A trade union representing members of the Universities Superannuation Scheme (USS) is set to ballot for industrial action over proposals from university employers to amend the scheme’s structure.

The university employer representative, Universities UK (UUK), is currently consulting on four options to present to USS, a £41.6bn (€50.3bn) scheme, on how to reduce the “substantial” deficit expected to come out of the scheme’s triennial valuation results.

UUK’s preferred option is to see the complete closure of the final salary section of the scheme, shifting all final salary members to the career-average scheme, which USS set up in 2011.

This would include an upper-salary threshold of £40,000, with an additional defined contribution (DC) section for pay above this limit, while still receiving an employer contribution.

However, financial modelling on the impact of UUK’s reforms found that the impact on members’ pensions was too high for the union to accept.

Affected members would lose “tens of thousands of pounds” on their annual pension under the reforms, it said.

According to modelling, undertaken by consultancy First Actuarial on behalf of the union, some of the members stand to lose between £98,000 and £230,000 on the total value of their pension.

The union is now balloting members at 67 UK universities over boycotting examinations and coursework assessments.

“Since 2011 [when the final salary section was closed to new members], the fund’s investments have grown by £8bn, the number of members has grown by 18%, and returns on investment have outperformed both average earnings and inflation,” the UCU said.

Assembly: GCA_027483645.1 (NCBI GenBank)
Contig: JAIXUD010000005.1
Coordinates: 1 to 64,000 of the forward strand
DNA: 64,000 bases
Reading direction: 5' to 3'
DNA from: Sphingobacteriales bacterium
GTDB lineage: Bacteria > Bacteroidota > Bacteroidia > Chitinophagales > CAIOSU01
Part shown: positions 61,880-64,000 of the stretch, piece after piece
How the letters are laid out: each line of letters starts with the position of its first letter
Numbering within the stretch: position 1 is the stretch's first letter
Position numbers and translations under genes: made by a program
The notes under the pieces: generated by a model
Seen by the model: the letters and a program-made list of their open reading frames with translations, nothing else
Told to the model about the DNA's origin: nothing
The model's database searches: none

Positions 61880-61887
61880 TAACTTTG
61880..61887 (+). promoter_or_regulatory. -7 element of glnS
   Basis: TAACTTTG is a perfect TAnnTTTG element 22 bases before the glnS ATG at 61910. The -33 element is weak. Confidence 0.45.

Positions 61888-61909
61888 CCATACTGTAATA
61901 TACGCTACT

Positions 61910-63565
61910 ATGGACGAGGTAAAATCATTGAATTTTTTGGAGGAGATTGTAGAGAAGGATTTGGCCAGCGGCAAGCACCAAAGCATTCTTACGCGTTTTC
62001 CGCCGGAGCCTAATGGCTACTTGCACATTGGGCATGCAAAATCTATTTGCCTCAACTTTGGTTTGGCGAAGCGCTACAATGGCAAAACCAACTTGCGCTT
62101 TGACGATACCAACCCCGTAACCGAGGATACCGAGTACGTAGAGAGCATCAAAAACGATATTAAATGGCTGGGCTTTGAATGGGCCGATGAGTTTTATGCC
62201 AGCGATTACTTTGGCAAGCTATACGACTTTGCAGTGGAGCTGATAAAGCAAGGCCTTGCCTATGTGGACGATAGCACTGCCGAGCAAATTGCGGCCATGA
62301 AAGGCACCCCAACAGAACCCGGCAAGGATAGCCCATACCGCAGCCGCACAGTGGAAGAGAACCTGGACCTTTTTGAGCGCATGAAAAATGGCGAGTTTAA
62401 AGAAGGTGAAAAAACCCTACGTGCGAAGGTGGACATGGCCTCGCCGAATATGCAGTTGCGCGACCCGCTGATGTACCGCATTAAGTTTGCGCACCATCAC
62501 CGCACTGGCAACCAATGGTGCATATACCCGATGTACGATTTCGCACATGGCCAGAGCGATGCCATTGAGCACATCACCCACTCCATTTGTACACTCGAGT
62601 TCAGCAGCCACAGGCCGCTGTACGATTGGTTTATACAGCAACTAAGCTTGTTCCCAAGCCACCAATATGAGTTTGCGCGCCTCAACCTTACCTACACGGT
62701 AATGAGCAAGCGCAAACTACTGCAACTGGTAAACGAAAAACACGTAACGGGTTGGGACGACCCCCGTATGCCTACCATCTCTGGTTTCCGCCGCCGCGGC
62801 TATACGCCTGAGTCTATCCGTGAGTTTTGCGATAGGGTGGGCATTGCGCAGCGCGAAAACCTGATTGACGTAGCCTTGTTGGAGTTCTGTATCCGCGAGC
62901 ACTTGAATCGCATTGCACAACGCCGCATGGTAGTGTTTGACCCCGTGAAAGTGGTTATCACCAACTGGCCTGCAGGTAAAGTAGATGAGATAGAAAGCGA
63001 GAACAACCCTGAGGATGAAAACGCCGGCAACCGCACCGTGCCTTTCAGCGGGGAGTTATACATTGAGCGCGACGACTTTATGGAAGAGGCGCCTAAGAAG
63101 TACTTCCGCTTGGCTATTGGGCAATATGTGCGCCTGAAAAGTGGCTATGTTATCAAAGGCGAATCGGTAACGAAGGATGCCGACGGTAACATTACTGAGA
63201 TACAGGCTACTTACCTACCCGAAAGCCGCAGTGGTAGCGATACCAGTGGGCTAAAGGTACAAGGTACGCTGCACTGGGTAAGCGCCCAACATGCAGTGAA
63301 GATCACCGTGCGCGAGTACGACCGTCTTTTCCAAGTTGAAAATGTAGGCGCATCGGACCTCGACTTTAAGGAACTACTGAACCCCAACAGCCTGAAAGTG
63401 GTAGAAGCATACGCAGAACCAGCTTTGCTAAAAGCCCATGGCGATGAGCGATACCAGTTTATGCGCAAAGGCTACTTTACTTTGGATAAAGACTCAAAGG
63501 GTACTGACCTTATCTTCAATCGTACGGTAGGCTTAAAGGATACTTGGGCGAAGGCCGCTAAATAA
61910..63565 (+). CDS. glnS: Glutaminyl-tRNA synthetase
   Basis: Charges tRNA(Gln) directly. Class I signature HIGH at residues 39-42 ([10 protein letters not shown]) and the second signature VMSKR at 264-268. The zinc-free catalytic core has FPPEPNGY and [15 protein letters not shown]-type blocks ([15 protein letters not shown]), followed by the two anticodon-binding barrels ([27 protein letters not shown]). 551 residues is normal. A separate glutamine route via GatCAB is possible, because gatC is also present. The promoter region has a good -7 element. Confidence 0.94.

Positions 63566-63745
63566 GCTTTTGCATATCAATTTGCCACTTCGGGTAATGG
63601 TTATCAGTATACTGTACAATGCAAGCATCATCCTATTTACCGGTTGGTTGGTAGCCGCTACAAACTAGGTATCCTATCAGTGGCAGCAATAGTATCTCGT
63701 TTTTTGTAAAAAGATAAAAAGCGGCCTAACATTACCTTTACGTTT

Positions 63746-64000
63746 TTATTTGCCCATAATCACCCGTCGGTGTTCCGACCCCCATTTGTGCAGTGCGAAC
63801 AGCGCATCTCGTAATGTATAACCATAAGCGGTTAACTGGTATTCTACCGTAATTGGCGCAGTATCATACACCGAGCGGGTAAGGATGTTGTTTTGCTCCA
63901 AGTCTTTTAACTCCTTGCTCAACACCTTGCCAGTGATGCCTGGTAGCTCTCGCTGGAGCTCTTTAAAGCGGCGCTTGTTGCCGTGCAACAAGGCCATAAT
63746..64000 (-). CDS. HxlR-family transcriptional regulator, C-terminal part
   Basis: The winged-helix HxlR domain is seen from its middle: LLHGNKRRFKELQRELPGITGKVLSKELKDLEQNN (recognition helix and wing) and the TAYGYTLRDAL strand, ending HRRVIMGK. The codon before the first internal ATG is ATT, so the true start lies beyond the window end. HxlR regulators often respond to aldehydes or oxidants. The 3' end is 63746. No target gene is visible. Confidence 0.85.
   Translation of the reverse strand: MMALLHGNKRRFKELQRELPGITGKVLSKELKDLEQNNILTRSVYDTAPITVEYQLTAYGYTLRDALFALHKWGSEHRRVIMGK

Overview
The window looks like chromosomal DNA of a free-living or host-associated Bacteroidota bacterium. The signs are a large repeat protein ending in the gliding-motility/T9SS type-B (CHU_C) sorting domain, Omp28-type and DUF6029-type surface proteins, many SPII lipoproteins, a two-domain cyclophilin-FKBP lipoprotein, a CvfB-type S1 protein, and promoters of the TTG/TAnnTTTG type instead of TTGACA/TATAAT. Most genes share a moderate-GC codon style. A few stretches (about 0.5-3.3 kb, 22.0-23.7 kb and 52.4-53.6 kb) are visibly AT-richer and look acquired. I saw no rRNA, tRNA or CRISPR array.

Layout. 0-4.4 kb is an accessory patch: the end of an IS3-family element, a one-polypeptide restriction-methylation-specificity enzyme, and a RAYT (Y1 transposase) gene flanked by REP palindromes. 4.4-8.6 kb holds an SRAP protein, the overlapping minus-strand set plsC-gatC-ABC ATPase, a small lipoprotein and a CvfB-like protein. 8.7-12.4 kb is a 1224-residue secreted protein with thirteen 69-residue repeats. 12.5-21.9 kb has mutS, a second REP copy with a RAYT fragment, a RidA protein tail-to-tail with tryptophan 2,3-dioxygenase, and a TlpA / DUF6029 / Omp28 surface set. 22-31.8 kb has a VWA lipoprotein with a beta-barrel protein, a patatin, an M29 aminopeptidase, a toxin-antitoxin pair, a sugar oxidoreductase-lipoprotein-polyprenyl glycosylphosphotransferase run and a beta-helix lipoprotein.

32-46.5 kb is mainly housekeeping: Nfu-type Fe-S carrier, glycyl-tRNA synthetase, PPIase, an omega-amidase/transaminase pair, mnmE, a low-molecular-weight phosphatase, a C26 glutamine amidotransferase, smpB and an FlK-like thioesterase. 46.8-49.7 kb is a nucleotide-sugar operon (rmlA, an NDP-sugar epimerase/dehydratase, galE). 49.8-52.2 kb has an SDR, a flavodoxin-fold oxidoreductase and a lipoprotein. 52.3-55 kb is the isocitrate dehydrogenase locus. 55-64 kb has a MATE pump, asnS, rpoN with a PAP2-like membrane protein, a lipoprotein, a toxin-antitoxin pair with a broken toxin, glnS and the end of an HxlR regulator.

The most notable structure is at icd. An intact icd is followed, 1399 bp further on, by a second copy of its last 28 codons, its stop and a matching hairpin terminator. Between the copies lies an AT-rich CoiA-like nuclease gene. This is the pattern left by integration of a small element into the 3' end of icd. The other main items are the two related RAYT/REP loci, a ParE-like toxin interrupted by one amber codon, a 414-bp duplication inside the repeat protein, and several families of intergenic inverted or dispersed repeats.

Michael MacNeil, head of bargaining at the UCU, said the union had issues with the valuation method used at USS and argued that UUK’s plans were prompted by the expected deficit increase.

Earlier this year, USS announced annual investment returns of 7.6%.

However, the chairman warned that the scheme was set to see a dramatic increase in its deficit level once the triennial review was complete.

This was despite the fund’s reporting a £4.3bn fall in its deficit, calculated on an annual basis.

“The approach USS has adopted says the key risk to the scheme is instability over time, and this amount is determined by the valuations and scheme investment,” MacNeil said.

He said the fund should scrap its UK Gilts-plus approach to determining investment returns and swap to an internal rate of return method.

“We think this would give a more accurate picture of the scheme’s financial health and reduce volatility in the valuation result, with assets and liabilities moving more in line with one another,” he said. 

“It would mean the future would look less bleak for the pension scheme than the current picture.”

He said the proposals were to the detriment of the majority of the union’s members, and that the £40,000 cap was something it would fight strongly.

“There are a number of variables with pensions, so what we need is the employers to get in a serious discussion with us to try and reach an agreed position to put to the USS board,” he said.

He added that the Union would be willing to discuss other variables such as the accrual rate and reevaluation rate.